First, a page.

Master Milling Course Returns to UC Davis

The three-day course will go over every step of the olive oil production process with field trips to local olive oil mills to see those steps in action.

Aug. 8, 2018
By Daniel Dawson

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The University of California, Davis Master Miller Certificate Course returns to the Robert Mondavi Institute for its eleventh edi­tion in September.

The course is a huge first step in demys­ti­fy­ing the milling process so we can inno­vate and pro­duce bet­ter oils.- David Garci-Aguirre, Corto Olive

Forty atten­dees will learn about the inter­na­tional olive oil indus­try, olive oil chem­istry and har­vest­ing and milling best prac­tices. The goal of the pro­gram is to pro­vide tips and guid­ance for olive grow­ers and millers so that they can pro­duce higher qual­ity oil more efficiently. 

This year’s course will take place over three days instead of four and cost less than it pre­vi­ously has. 

We decided to try a lit­tle bit of a dif­fer­ent for­mat to make it more afford­able for peo­ple,” Dan Flynn, the direc­tor of the UC Davis Olive Center and one of the instruc­tors on the course, told Olive Oil Times. We still think the cost of the course is a good invest­ment and it will pay for itself many times over in higher qual­ity and bet­ter efficiency.”

According to a recent sur­vey from the UC Davis Olive Center, 90 per­cent of respon­dents believed that the course mate­r­ial would improve their qual­ity or effi­ciency and 72 per­cent said that the course was very likely” to lead to higher prof­itabil­ity for their own operations. 

Without this class, we would not be able to make high-qual­ity, award-win­ning extra vir­gin olive oil,” Malcolm Bond, a pre­vi­ous attendee and co-owner of Bondolio, told Olive Oil Times. The price of this sem­i­nar is a bar­gain. As an invest­ment, the first year’s crop paid for the class many times over.”

During the three days all of the same mate­r­ial will be cov­ered, but more effi­ciently, accord­ing to Flynn. The first two days will be held in the Silverado Sensory Theater and are more aca­d­e­mic. The last day will include sev­eral field trips to local mills where the atten­dees will see what they have learned being put into prac­tice, and they will have the oppor­tu­nity to net­work and try var­i­ous local prod­ucts, includ­ing olive oil and wine.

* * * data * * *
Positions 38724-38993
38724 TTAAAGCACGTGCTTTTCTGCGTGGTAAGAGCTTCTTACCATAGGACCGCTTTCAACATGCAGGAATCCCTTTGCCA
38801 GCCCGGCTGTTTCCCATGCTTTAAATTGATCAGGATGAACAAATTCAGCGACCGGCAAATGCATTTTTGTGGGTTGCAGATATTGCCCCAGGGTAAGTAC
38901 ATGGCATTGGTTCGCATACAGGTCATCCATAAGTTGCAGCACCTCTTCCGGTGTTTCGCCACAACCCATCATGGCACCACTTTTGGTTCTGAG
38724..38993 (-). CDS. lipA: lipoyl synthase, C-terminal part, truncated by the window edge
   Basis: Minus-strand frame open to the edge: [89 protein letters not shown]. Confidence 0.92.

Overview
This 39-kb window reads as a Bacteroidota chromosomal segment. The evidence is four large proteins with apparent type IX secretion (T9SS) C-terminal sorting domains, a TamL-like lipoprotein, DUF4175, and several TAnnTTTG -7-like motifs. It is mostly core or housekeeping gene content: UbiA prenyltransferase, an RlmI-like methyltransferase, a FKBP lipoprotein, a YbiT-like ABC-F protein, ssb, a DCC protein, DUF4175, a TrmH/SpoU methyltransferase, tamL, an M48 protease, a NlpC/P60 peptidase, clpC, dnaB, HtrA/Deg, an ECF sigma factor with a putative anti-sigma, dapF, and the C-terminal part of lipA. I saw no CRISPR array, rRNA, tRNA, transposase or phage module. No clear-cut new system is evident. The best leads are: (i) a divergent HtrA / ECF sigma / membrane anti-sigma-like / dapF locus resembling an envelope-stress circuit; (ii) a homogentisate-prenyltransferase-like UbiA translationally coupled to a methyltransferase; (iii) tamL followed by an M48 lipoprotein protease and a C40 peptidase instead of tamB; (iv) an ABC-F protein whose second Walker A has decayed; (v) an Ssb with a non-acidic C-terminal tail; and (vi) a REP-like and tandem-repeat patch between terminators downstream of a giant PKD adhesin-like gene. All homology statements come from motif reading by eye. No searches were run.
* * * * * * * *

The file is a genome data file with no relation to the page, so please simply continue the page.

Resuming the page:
The course cov­ers some of the most advanced approaches to milling avail­able, but also cov­ers the basic fun­da­men­tals,” David Garci-Aguirre, another pre­vi­ous attendee and vice pres­i­dent of oper­a­tions and mas­ter miller at Corto Olives, told Olive Oil Times. 

What I learned imme­di­ately is that a lot of the old milling lore’ cir­cu­lat­ing the indus­try in California sim­ply wasn’t true or backed by any evi­dence. The course is a huge first step in demys­ti­fy­ing the milling process so we can inno­vate and pro­duce bet­ter oils.”

After a brief overview of the global olive oil sec­tor, the instruc­tors begin with what hap­pens to the olives in the field and how this influ­ences the qual­ity of the oil. 

Before we even get to the pro­cess­ing, there’s talk of the things hap­pen­ing out in the field and how they have an impact on olive oil qual­ity,” Flynn said. So things like the mois­ture con­tent of the fruit are really impor­tant for the grower to deter­mine how much oil they are going to get and also the qual­ity of the oil.”

This is fol­lowed by tips on how to deter­mine the best time to har­vest the olives as well as pro­tect­ing the qual­ity of the fruit between the tree and the crusher. 

You can mea­sure the oil accu­mu­la­tion in the fruit and when that hits a plateau then you are not going to get any more oil accu­mu­lat­ing and at that moment you’re also prob­a­bly going to have your high­est phe­no­lic con­tent,” Flynn said. So the course talks about how the grower can deter­mine when that point is.” 

These steps will be fol­lowed by a thor­ough walk­through of the entire milling process, begin­ning with assess­ing the fruit once it arrives in the mill and fin­ish­ing with the best prac­tices for stor­ing and pack­ag­ing the final product. 

When I started milling and took this class the first time […] I learned that every year the har­vest is dif­fer­ent and that small adjust­ments to pro­cess­ing equip­ment along with har­vest­ing tech­niques has a great effect on pro­duc­ing qual­ity extra vir­gin olive oil,” Larry Treat, the mill man­ager at Lucero Olive Oil, told Olive Oil Times.

The course will also entail a tast­ing ses­sion, but with a twist. The atten­dees will be able to taste olive oil that has been har­vested from fruits where some­thing went wrong along the way. Flynn said that this allows millers to really appre­ci­ate how some small dif­fer­ences have large impacts on flavor. 

There will be some tastes that give exam­ples of just how much dif­fer­ence it makes to har­vest the olives in a span of a few weeks on the fla­vor pro­file of the oil using the same vari­ety,” he said. 

We will also taste some oils made with fruit that was dam­aged in some way. In the past, we’ve had fruit that has had frost dam­age [and] what the atten­dees found is the pro­file of that oil will have this sort of stewed fruit qual­ity and it will also oxi­dize very quickly.”

Along with Flynn, Leandro Ravetti and Selina Wang will be among the course instruc­tors. Ravetti is an agri­cul­tural engi­neer with more than 20 years of olive oil pro­duc­tion and research expe­ri­ence. Wang is the research direc­tor of the UC Davis Olive Center and the leader of its olive oil lab.

The course is set to run from September 26 to 28 and reg­is­tra­tion ends September 17. The price is $875 until August 10 and $1075 after­ward. Register online here.





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